RUPA § 204- When Property is Partnership Property

· (c)- Property acquired with partnership assets is presumed to be partnership property

· (d)- Property acquired without partnership assets and with no indication of the partnership in the instrument transferring title is presumed to be separate property

RUPA § 501

· A partner is not a co-owner of partnership property which can be transferred, either voluntarily or involuntarily

· This reflects that RUPA adopts the entity theory, that the partnership, not the individual partners, owns transferable partnership property

· This is the opposite of UPA 25, that partners individually own partnership property as tenants in partnership- UPA adopts the aggregate theory


· If property is untitled and it is uncertain as to whether the property is partnership or separate property, the partnership agreement likely answers the question, if not, UPA and RUPA give presumptions- they try to predict the intent of the parties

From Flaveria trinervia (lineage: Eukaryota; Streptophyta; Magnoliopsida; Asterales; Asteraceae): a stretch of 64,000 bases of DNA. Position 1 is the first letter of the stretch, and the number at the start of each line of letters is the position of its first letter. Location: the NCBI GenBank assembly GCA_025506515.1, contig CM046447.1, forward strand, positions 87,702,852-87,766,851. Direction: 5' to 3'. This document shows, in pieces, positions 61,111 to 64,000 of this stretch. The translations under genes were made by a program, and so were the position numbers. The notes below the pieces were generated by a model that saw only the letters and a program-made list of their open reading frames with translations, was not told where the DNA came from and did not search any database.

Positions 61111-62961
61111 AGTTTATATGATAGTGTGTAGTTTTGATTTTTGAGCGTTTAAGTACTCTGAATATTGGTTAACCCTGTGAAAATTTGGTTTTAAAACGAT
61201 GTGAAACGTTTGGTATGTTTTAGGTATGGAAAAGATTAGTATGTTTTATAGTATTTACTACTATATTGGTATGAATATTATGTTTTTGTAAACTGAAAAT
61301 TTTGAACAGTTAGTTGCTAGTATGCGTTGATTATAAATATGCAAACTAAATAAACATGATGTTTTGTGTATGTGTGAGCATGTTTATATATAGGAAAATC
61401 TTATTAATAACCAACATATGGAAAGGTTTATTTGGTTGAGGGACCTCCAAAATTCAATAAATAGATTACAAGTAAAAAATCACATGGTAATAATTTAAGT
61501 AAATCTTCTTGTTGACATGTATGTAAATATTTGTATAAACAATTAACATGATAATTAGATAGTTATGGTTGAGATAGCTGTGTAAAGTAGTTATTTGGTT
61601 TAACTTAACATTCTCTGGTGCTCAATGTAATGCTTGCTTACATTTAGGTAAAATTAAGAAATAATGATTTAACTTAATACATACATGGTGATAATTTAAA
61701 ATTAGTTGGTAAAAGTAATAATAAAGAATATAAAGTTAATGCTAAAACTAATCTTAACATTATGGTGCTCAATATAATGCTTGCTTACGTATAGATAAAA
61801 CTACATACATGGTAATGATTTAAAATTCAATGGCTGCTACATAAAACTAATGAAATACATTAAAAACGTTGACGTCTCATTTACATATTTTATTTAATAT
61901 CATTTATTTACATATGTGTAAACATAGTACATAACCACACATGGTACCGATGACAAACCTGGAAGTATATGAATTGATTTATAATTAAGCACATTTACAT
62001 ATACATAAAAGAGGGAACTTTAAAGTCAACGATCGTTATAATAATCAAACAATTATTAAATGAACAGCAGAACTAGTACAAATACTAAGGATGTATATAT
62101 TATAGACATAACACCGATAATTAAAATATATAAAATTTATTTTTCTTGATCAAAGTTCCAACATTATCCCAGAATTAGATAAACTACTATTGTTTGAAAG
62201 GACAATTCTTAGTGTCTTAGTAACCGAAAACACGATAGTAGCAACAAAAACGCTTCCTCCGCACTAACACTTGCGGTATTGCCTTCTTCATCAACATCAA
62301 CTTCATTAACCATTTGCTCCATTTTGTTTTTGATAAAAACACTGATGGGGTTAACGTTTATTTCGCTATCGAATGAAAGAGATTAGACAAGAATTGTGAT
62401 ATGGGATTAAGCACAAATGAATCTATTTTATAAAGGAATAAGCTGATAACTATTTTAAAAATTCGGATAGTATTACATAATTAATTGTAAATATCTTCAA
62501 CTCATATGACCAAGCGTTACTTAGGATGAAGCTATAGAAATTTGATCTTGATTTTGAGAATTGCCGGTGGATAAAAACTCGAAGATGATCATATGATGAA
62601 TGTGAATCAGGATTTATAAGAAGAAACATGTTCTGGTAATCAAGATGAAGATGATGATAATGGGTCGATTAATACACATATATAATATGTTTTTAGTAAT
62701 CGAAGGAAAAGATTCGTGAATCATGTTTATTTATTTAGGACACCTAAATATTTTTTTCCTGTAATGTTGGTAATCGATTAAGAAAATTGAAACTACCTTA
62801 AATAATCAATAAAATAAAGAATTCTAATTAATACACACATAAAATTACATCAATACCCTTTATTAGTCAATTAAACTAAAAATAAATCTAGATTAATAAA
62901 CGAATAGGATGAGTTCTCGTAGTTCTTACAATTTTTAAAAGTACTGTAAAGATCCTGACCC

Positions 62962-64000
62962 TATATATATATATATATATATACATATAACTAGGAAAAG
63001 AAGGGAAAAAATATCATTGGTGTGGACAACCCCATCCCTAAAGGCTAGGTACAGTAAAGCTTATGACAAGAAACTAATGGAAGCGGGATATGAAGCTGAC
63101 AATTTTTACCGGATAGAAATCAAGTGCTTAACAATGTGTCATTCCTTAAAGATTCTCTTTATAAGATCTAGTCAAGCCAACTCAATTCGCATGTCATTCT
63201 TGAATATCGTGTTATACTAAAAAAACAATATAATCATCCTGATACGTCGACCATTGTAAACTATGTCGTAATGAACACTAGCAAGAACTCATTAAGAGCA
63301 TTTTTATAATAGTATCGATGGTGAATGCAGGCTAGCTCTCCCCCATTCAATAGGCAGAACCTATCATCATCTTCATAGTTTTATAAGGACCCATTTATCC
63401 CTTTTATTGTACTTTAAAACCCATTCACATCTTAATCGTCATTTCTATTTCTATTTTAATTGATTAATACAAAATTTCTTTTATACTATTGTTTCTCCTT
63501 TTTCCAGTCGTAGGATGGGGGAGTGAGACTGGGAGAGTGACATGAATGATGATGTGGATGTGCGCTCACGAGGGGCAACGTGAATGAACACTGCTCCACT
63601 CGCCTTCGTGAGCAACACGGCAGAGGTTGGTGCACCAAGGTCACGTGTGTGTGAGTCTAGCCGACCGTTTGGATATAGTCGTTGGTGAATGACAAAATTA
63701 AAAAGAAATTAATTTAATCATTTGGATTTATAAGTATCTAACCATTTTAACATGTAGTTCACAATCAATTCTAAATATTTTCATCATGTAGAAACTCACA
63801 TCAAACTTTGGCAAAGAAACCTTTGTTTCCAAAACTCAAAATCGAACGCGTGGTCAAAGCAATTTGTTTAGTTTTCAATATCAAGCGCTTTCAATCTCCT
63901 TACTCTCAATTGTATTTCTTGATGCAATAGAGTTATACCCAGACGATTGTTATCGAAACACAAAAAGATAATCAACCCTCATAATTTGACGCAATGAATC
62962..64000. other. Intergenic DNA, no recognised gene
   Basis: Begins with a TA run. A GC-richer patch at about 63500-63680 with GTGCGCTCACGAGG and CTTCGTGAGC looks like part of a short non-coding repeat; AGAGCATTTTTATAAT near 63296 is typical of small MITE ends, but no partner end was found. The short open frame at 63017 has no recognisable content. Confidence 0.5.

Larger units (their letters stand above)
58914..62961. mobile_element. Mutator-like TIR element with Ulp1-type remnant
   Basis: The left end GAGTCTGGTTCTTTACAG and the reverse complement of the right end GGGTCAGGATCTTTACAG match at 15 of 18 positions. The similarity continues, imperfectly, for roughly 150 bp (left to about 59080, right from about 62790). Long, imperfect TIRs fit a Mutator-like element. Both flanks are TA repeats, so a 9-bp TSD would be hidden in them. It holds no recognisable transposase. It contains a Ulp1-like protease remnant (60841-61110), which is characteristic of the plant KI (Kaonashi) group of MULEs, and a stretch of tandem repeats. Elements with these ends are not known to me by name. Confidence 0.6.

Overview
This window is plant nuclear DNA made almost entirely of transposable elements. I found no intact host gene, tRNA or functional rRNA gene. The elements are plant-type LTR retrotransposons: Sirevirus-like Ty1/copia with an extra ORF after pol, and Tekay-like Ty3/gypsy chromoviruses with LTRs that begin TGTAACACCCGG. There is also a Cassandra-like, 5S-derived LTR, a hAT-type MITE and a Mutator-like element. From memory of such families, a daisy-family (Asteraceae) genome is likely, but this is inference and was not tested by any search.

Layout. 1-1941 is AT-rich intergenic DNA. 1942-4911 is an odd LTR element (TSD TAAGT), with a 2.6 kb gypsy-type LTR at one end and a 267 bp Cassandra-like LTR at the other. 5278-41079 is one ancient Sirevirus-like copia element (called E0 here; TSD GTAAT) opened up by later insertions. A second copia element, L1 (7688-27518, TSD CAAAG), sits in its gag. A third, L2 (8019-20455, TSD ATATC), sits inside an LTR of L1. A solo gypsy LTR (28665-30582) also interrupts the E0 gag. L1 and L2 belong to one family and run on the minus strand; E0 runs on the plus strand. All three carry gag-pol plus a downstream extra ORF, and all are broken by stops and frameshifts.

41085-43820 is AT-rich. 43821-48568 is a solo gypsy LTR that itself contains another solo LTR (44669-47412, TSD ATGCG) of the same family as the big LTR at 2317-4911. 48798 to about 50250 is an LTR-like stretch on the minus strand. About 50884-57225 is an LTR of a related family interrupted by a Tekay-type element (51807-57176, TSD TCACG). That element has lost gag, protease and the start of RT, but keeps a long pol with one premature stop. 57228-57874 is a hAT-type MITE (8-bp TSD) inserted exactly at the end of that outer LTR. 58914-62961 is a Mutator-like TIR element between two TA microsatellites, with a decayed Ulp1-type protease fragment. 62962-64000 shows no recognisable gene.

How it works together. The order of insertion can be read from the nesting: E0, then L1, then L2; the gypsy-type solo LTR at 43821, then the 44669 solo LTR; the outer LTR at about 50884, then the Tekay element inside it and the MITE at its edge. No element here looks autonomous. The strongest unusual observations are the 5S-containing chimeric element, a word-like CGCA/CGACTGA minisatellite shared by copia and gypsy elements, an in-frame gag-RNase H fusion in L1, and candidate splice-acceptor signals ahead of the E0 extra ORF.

Partnership Liability

· See UPA 13 and RUPA 305(a)

· Partnership is liable for the wrongful acts of a partner (1) when taken in the ordinary course of business OR (2) if that action is authorized by his co-partners, to the extent that they have authorized it

· Judgment creditors generally have to exhaust the partnership’s assets before enforcing a judgment against the separate assets of an “innocent” partner (RUPA 307(d) and case law in some states)

· Joint liability- a joint defendant may insist that co-obligors be joined as co-defendants with him in a single suit

· Joint and several liability- the plaintiff can sue one or more (but less than all) of the partners and recover the entire amount from only those partners sued

UPA § 15

· Contracts- partners are jointly liable for “debts and obligations” of the partnership

· NC- Even though we still have UPA, NC has joint and several liability for contracts

· Torts- partners are jointly and severally liable for torts “chargeable to the partnership”

RUPA § 306(a)

· Partners are jointly and severally liable in contract AND tort for obligations of the partnership